Many experts will say spray misting the enclosure a few times a day will be enough to keep the humidity up. But I find this to be insufficient, especially if it’s a screen cage. You can invest in a small automatic mister for $20 to $40 dollars. You’ll just have to refill it with water daily. Some misters can cost hundreds of dollars. I have not used those, because in the world of pet care not all products give you what you pay for. There are always cheaper alternatives somewhere. Why is humidity so important? Humidity aids in shedding. A bad shed can be a sign of declining health or can lead to health problems themselves.
Proper diet is also important for shedding and to keep the bones from softening from MBD. I go all out when I get a cham. I will feed them crickets, available at most pet stores, every other day. Depending on the size of your cham, the crickets shouldn’t be bigger than the space between their eyes. If you want more protein for your buck you can buy Dubia roaches online and have them delivered to your home. These roaches look more like trilobites or beetles and are not as scary or “triggering” as your usual household roach. Also this South American species will not infest your house if a few escape. I would also supplement this diet with Phoenix worms…ordered from the internet. Sometimes called Repti-worms or Calcium worms they are popular because they give reptiles a natural boost of Calcium and Vitamin D. You don’t need to dust your crickets or roaches with Calcium powder if you give your reptiles these worms. If you don’t feed the worms regularly to your reptile they may pupate into Black Soldier Flies. If a few escape they won’t infest your house…and sometimes the Chams will eat the adults too.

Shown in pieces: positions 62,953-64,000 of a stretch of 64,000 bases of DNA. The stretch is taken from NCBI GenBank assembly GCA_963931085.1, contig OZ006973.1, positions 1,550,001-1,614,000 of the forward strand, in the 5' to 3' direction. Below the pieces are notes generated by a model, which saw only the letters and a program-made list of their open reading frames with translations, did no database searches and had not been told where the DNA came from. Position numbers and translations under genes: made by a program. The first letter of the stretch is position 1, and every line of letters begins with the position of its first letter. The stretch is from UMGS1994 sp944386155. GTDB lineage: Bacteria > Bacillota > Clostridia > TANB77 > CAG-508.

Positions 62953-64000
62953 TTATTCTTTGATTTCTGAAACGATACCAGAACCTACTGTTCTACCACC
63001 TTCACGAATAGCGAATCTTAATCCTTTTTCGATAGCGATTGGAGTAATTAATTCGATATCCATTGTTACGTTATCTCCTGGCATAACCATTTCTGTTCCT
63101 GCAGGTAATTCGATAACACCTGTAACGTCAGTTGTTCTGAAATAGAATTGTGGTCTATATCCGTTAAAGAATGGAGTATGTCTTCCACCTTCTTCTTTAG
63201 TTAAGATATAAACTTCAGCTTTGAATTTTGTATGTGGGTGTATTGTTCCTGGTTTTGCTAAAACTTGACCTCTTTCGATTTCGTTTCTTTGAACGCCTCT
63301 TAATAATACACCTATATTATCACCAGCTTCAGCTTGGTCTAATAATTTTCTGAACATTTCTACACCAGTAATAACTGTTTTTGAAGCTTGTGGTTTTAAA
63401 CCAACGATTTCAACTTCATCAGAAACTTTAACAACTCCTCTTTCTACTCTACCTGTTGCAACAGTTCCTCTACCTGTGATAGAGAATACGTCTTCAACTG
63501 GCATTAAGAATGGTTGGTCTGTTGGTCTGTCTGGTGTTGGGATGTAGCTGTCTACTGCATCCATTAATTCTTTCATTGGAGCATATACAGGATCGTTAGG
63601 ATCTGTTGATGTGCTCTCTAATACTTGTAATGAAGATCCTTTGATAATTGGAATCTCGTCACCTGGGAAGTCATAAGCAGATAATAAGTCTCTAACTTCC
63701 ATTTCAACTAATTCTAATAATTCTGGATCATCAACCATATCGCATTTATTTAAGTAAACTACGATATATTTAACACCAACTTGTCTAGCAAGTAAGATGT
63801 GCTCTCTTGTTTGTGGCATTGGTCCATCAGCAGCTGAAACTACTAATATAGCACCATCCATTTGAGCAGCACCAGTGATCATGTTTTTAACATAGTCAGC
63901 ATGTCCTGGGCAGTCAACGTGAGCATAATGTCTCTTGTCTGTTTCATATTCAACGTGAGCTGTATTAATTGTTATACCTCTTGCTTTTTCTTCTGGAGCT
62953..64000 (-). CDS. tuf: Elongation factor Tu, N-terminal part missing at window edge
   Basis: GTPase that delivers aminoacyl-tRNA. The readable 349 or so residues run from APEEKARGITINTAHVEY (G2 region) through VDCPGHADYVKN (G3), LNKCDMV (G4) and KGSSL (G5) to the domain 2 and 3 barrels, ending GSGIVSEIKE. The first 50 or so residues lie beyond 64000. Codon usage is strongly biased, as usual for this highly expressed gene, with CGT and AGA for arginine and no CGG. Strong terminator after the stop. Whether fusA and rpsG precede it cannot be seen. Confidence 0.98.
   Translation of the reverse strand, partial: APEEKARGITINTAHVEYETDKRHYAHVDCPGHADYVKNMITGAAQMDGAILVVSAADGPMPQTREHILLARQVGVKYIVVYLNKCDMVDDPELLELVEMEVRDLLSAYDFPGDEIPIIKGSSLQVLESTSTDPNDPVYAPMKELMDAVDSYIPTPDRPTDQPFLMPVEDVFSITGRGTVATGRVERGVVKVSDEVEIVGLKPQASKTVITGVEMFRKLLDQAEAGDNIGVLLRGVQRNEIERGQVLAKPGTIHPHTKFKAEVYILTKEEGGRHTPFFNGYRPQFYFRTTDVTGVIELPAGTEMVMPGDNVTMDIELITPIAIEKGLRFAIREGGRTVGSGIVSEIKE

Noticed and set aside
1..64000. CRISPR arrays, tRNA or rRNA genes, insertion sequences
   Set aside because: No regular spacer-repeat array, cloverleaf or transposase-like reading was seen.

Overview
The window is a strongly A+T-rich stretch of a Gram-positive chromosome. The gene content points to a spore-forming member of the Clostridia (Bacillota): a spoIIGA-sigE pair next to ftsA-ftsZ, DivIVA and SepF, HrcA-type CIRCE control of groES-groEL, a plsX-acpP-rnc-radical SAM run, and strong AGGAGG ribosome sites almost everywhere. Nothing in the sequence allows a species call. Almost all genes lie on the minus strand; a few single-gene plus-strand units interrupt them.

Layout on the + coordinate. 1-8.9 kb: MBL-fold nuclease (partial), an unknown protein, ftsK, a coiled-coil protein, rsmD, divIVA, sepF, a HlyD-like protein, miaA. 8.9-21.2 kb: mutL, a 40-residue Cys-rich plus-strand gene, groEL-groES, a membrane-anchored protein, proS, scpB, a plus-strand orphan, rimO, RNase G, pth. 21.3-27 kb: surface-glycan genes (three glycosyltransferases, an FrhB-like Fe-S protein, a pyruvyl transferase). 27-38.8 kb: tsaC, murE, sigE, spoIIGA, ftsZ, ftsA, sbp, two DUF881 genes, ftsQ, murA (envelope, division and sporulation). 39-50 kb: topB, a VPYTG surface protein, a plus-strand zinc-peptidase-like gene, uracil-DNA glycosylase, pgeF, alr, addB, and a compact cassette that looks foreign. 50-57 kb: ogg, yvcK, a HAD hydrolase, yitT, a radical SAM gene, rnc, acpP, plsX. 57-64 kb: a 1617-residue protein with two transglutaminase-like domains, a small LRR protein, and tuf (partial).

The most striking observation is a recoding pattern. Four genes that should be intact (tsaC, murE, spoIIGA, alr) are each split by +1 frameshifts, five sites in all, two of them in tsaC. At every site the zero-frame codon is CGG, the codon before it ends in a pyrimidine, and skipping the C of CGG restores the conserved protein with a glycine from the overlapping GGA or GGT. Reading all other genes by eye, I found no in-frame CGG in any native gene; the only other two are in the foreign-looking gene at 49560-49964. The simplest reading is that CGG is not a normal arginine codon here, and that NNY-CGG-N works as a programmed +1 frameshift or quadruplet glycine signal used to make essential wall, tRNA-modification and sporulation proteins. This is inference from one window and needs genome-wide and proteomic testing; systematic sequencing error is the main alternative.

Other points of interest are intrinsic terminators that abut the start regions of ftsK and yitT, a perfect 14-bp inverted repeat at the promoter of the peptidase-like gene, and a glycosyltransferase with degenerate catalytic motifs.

You may have guessed that now you have three or four pets. The Chameleon, the crickets, the roaches, and the worms. Well, some people like to keep a critter keeper full of crickets on hand to minimize trips to the store. If that is the case you will need to buy cricket food and cricket jelly to feed them. The jelly is often yellow. It’s how the cricks get their water…a water dish can also work, but some of the cricks may drown. They also have orange cricket diet cubes which double as both food and water. They work fine too.
You should have a water dish for your Cham but it is recommended that you mist the cage to make “Dew Droplets” . This is how Cham’s drink in the wild. You might be able to zip tie a hamster bottle to the cage for water. I have had Cham’s drink from the drops at the ends of those as well.
I know, it’s a lot. And there’s more. The research for caring for reptiles, especially Chameleon’s is ongoing. Get a book before you buy one and research, research, research. Chameleon’s can live up to five years so be prepared for the responsibility. Any questions not addressed in your book can be found on Reptile forums online. There are forums just for Chameleons. This is often the best place to ask questions and get answers. Some of those people breed them for a living, so they know all the tricks of the trade. A live, healthy Chameleon is a very rewarding pet if you are willing to make the effort and spend the money. So, now that you have a better idea on how to keep a Cham successfully…whatcha gonna do?